BÖrek Pie

By • May 28, 2015 0 Comments

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Author Notes: This is not a classical börek, as that would mean cigar shaped filo dough filled with feta cheese. Instead, I chose the road to a sturdy pie that can be easily sliced into rectangles and feed a party crowd (or a hungry Dutch lady;)).

What I wanted to achieve was a larger ratio of filling against the filo dough, and to add more taste to the feta cheese by using all the exciting spring green herbs. Feel free to amend the herbs you use, or to add a teaspoon of mustard in case you feel like.

I must admit that it has taken me some time to get comfortable and handy with filo dough, and my conclusion is that it very much depends on the quality of the product you can get your hands on. I would strongly advise to find a good oriental store where they have fridge-fresh filo dough.
I have been lucky enough to find a Mediterranean supermarket here in Frankfurt Ost that stocks up on fresh (!) filo dough in different shapes and sizes. The sheets are incredibly sturdy and easy to handle. I have gotten to like the cake wedge shaped ones, as they fit into any baking pan very well. It is well worth a search, but in case you can't get your hands on something comparable, just try a bit of patience with the super market sheets, it will all come together after spending some time in a hot oven (and a good sprinkle of olive oil).
Eline - Tuk's Kitchen


Serves 4-8

  • 150 grams filo dough sheets (preferrably fresh)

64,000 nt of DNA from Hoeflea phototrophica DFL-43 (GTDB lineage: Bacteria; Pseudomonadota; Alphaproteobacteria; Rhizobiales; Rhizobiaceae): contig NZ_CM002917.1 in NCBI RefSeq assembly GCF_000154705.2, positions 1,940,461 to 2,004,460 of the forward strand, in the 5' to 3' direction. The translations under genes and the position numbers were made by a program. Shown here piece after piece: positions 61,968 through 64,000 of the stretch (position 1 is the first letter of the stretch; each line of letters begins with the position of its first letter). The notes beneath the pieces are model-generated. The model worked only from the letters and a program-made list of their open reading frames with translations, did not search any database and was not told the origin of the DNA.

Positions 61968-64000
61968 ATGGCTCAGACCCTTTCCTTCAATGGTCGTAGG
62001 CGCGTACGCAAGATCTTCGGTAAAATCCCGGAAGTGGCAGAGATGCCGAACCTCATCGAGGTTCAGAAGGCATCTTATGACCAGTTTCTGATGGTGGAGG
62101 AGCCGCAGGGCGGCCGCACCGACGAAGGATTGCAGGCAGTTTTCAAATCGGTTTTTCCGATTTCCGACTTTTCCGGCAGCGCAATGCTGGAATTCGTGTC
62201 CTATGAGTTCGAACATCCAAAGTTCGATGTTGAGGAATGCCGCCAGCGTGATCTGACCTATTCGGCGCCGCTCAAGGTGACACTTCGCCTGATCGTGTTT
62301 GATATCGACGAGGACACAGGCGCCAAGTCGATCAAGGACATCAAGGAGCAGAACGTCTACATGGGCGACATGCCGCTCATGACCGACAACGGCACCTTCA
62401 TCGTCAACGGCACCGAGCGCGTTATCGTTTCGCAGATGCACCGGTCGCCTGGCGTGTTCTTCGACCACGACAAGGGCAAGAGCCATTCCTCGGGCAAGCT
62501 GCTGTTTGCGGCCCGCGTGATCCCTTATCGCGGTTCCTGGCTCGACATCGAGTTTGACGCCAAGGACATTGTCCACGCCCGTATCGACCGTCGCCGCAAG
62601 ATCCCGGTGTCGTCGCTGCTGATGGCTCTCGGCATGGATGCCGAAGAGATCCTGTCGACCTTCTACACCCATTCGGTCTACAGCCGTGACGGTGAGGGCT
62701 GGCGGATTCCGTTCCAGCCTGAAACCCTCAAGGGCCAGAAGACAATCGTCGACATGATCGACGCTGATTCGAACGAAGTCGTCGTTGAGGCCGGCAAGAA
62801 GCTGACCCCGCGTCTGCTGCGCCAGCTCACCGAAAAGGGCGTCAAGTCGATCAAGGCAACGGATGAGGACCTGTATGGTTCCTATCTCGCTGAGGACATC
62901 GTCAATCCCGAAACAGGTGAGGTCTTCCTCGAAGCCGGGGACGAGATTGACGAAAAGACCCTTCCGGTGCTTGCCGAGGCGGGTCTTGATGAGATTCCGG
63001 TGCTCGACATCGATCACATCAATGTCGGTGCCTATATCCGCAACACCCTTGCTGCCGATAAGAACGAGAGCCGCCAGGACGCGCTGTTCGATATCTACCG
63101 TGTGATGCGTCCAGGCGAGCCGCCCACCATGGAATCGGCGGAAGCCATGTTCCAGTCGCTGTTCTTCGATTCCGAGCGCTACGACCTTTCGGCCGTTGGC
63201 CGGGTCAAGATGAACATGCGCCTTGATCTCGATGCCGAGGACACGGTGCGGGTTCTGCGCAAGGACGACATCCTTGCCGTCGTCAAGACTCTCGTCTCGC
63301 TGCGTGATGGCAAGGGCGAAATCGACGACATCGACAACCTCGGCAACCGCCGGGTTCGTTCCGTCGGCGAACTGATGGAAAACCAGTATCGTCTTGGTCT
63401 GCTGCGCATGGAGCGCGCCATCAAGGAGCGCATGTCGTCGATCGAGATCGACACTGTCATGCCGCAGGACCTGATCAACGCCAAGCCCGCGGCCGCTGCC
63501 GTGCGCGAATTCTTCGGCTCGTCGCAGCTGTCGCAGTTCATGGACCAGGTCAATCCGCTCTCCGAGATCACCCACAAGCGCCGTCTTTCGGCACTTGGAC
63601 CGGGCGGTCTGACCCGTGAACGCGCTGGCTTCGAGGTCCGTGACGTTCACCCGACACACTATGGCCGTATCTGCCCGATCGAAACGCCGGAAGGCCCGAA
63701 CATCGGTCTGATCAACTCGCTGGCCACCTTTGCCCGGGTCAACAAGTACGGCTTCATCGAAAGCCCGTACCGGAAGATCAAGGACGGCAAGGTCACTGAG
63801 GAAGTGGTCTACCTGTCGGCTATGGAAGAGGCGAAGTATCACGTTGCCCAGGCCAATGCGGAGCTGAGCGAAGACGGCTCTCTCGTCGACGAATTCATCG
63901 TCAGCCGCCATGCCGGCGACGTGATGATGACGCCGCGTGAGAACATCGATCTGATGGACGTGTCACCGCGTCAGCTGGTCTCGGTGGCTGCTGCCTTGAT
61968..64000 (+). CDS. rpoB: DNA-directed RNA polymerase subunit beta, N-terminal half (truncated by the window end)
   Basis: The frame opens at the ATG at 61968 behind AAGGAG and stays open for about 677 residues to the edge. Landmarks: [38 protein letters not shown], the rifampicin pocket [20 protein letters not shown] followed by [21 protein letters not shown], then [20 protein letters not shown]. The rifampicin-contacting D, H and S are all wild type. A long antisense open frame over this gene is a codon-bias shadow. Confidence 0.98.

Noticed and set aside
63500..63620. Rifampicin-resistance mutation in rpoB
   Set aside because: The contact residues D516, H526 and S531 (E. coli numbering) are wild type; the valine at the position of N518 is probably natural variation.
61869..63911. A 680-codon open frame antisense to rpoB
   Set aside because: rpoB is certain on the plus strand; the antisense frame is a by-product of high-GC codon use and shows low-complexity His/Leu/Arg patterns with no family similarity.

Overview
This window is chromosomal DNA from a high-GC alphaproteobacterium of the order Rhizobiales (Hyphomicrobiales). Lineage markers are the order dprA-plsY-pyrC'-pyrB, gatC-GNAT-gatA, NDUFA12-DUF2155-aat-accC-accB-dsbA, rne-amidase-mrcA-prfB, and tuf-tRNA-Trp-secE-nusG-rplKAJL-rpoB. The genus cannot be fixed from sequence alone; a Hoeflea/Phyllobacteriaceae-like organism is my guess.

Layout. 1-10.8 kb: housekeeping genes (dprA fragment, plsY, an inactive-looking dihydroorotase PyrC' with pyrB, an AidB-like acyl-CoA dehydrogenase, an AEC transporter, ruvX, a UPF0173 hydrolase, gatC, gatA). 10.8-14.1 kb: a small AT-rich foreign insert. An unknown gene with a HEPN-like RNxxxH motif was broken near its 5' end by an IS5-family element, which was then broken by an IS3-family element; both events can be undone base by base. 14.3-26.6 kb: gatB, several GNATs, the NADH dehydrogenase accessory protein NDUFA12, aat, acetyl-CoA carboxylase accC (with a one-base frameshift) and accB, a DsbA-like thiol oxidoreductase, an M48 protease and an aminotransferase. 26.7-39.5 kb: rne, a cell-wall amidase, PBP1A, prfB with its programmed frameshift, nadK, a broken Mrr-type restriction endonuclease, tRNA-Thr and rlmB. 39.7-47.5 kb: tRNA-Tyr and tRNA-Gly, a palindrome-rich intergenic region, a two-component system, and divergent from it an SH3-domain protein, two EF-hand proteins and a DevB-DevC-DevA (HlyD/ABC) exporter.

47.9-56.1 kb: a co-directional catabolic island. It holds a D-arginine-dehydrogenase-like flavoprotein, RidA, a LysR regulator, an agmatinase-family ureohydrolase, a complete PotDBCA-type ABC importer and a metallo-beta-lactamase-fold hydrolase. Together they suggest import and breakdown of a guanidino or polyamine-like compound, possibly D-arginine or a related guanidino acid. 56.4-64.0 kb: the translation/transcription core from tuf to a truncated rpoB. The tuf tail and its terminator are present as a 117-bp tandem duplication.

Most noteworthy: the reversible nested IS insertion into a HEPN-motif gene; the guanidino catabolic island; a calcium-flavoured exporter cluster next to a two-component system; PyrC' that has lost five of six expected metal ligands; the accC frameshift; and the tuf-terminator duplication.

• 300-400 grams feta cheese (preferrably good quality, the soft kind)
  • 75 grams creme fraiche (or yoghurt)
  • 3 large eggs
  • 1 tablespoon freshly ground black pepper
  • 1 big bunch (around 80 grams) soft, fresh green herbs, such as chives, dill, parsley and mint (the addition of the latter is delicious, but use sparingly, around the leaves of two large stalks)
  • some sprigs of fresh thymian
  • 2 cloves of garlic, finely minced (optionally)
  • 1 teaspoon of mild mustard (optionally)
  1. Sprinkle some olive oil in your baking pan before layering the filo dough into it, as it helps crisping up your dough, as well as preventing the dough from drying out. In case your dough is particularly dry, you can also consider to wet your hands before handling it, to smooth all out. Don't worry about your dough tearing, just try to make a patchwork out of it.
  2. For the filling, crumble the feta, mix in the herbs, black pepper and stir in the yoghurt and eggs. Feel free to adjust the amounts of herbs, as well as the ratio of yoghurt / eggs and cheese as the feta cheese tend to differ in density or smoothness. Pour the filling into the covered form and close as much as possible with the overlapping filo sheets. Sprinkle with some olive oil and bake in a moderately hot oven, on 180 degrees Celsius for 20 minutes (but keep a close eye on it as the filo dough easily browns).
  3. I like to keep a part of the pie open, to showcase the beautiful filling. More authentic (however, less photo genetic), is to cover the top of the 'börek', this will also be more practical to serve in small bites on let's say a birthday party. Either ways it will taste fantastic.

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